Tolle Lege Institute

Evangelical Reformed Church of Lithuania: Interview with Rev. Rimas Mikalauskas

10 January 2018 | Tolle Lege

Tolle Lege: Could you tell us about the history of the Evangelical Reformed Church of Lithuania?

Rimas Mikalauskas: Our history began with the Reformation in sixteenth century, when Poland and Lithuania were one country – the Polish-Lithuanian Commonwealth. The country, however, was not homogenous. In the Grand Duchy of Lithuania law was regulated by the Statutes of Lithuania which granted to the Reformed Church greater privileges concerning its property and the freedom to confess the evangelical faith. Due to this fact, it was easier for the Lithuanian Church to survive the Counter-Reformation. Another factor, that helped us to survive, was protection of noble families such as Radziwiłłs.

After the World War I, there were two Reformed Churches which had Lithuanian identity. One of them was the Church of Vilnius and the other was Church of Biržai. They could not become a one federation, because Vilnius was in the borders of Poland, while the other Church was in the borders of the Lithuanian Republic. In spite of unfriendly political situation of the countries both sides of the Unitas Lithuaniae (historical name of the Evangelical Reformed Synod of Lithuania) made attempts to keep the relationship and shared common heritage.

After the World War II, Lithuania was incorporated into the Soviet Union. It was difficult time for the Church, for communist government forbid us to convoke the Synod, with exception of the year 1957, when we celebrated 400 years of our existence and were allowed to have an extraordinary Synod. During that time, the Church was governed by the consistory. 1

TL: What is the Evangelical Reformed Church of Lithuania like today?

RM: Today, Evangelical Reformed Church is one of the nine historical Churches recognised by the state. Among these Churches, Roman Catholic Church was the first to sign a formal agreement with government in matters such as religious education in public schools or having army-chaplains. Presently, we have also signed this document, but we need to practically implement some of its points. We did also face challenge of resolving our legal situation after the communist period and figuring out who had right to represent the Church before the law.

Some of our congregations are in smaller towns and thus are suffering from younger people moving to cities. We still have worship services there, but no longer every Sunday. On the other hand, Churches in bigger cities like Vilnus, Kaunas and Panevėžys are growing.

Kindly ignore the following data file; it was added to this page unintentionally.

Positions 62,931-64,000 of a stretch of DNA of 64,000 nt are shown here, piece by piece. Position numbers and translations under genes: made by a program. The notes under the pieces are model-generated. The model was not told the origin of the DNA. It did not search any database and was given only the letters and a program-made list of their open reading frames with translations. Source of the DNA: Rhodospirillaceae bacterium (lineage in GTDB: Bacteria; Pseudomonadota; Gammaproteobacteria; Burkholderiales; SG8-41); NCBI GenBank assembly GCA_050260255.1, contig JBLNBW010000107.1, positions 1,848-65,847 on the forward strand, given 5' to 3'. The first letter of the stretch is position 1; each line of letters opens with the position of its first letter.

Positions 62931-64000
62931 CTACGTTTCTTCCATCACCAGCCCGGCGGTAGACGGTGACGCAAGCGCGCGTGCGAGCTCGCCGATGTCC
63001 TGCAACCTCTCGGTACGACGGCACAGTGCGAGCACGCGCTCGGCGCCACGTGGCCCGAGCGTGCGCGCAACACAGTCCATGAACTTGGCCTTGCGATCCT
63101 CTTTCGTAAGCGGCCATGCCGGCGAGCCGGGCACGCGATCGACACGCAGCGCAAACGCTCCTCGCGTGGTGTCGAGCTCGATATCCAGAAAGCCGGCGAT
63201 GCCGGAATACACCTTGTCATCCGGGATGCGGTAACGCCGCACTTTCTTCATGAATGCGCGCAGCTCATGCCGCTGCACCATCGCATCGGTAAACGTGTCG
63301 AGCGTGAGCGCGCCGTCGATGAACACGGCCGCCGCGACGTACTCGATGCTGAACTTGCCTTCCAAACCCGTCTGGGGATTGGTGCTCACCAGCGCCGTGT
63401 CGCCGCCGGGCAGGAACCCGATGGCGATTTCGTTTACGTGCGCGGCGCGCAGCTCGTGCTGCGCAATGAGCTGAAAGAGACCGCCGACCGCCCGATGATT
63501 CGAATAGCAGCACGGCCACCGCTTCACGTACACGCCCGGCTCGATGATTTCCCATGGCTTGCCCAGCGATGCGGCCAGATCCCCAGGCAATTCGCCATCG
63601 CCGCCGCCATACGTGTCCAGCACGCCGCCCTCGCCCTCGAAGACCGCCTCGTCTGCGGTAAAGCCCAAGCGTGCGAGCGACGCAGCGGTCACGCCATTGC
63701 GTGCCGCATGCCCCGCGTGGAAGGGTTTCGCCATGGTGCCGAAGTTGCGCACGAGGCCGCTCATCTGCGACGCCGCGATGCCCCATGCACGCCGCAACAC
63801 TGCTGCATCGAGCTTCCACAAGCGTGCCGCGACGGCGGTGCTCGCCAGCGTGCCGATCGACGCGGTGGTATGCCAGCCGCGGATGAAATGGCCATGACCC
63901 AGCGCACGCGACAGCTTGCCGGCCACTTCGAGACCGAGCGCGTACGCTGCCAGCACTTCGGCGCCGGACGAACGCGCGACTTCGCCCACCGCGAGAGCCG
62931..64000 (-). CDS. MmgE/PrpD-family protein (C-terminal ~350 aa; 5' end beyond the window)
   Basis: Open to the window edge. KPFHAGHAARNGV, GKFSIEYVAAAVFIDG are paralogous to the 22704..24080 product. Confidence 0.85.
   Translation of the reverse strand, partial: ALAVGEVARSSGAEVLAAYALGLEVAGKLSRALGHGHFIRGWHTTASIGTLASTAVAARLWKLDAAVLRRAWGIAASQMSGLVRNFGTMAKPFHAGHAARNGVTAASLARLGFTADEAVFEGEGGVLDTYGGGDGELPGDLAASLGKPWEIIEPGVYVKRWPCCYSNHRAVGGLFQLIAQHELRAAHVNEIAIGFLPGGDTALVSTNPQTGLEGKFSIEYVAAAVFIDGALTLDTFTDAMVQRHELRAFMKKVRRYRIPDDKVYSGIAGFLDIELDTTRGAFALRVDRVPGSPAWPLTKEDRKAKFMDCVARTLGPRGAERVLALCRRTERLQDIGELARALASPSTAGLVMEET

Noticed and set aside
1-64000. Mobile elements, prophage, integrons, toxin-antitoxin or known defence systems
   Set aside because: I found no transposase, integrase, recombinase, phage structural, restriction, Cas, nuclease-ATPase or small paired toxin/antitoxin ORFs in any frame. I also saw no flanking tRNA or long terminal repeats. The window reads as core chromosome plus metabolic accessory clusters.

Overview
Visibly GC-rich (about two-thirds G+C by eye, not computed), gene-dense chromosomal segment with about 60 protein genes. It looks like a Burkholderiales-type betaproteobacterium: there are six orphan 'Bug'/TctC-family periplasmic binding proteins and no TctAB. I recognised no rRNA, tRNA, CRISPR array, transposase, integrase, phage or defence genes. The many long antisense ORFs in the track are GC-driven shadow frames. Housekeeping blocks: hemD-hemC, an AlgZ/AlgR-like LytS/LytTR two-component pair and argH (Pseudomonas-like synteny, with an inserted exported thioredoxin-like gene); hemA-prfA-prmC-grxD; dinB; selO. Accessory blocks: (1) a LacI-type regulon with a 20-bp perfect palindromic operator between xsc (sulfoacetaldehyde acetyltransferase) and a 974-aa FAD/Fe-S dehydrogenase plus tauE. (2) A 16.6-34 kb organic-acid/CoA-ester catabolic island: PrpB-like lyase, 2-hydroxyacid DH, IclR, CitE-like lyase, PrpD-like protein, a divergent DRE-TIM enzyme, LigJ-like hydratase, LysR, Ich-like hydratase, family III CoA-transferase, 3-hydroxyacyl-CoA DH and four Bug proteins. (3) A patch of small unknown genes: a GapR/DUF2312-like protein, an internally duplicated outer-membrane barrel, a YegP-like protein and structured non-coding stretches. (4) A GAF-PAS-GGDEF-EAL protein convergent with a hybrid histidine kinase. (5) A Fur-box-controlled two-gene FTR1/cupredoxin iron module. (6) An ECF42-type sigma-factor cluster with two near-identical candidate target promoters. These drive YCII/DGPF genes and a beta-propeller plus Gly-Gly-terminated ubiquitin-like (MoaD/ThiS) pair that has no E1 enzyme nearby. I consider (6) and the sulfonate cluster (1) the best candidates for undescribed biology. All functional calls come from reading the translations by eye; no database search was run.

Also, like many Churches in other parts of the world, we are struggling with theological liberalism in theology. Our Synod has recently ruled that we do not want to go in this direction as a Church. Instead, we would like to be faithful to the Scripture and our confessions – the Heidelberg Catechism and the Second Helvetic Confession. We did also recently prepare a Lithuanian translation of the Second Helvetic Confession. (Previously we used a Polish version of it – the Confession of Sandomierz.)

TL: We heard that you are working on the new psalter-hymnal. Could you tell us why is the new hymnbook needed?

RM: So far, we used a reprint of the 1942 hymnbook. However, recently we decided, that we need to prepare a new hymnbook that would be more fitting to our present needs. We would like, also, to return to the old Reformed tradition of having in our hymnbook a collection of Psalms alongside the selection of hymns. Our previous hymnbook was made at the time, when there was a tendency of making hymnbooks together with Lutherans and therefore it lacks separate collection of Psalms.

TL: Some time ago the Gospel Coalition 2 published an article saying that your Lithuanian Evangelical Reformed Church cooperated with certain charismatic Church in translating the “New City Catechism”. Could you tell us more about that cooperation?

RM: I think, that that Church was charismatic in 90s. Presently it is a federation of various Churches, some of which are very close to the Reformed Church. We have signed together a statement saying that we agree with respect to the doctrine expressed in Reformed Confessions and would like to cooperate. Other than translation work, this cooperation includes also religious education in schools. Evangelical Reformed Church has a program of religious education accepted by government which is used by the other denomination as well. Every third month there is also a meeting of committee comprised of delegates from both Churches, when we talk about the theology and shared projects. I can say, that we have a truly fraternal relationship, though we are two separate Churches.

TL: Thank you for the interview!  


Rev. Rimas Mikalauskas – is a pastor in Evangelical Reformed Church in Biržai and vice-president of the Consistory of the Evangelical Reformed Church of Lithuania.




  1. Unlike in Dutch Reformed Churches, in Polish and Lithuanian Churches a „consistory” refers to the body governing the whole Church (federation), rather than a particular congregation.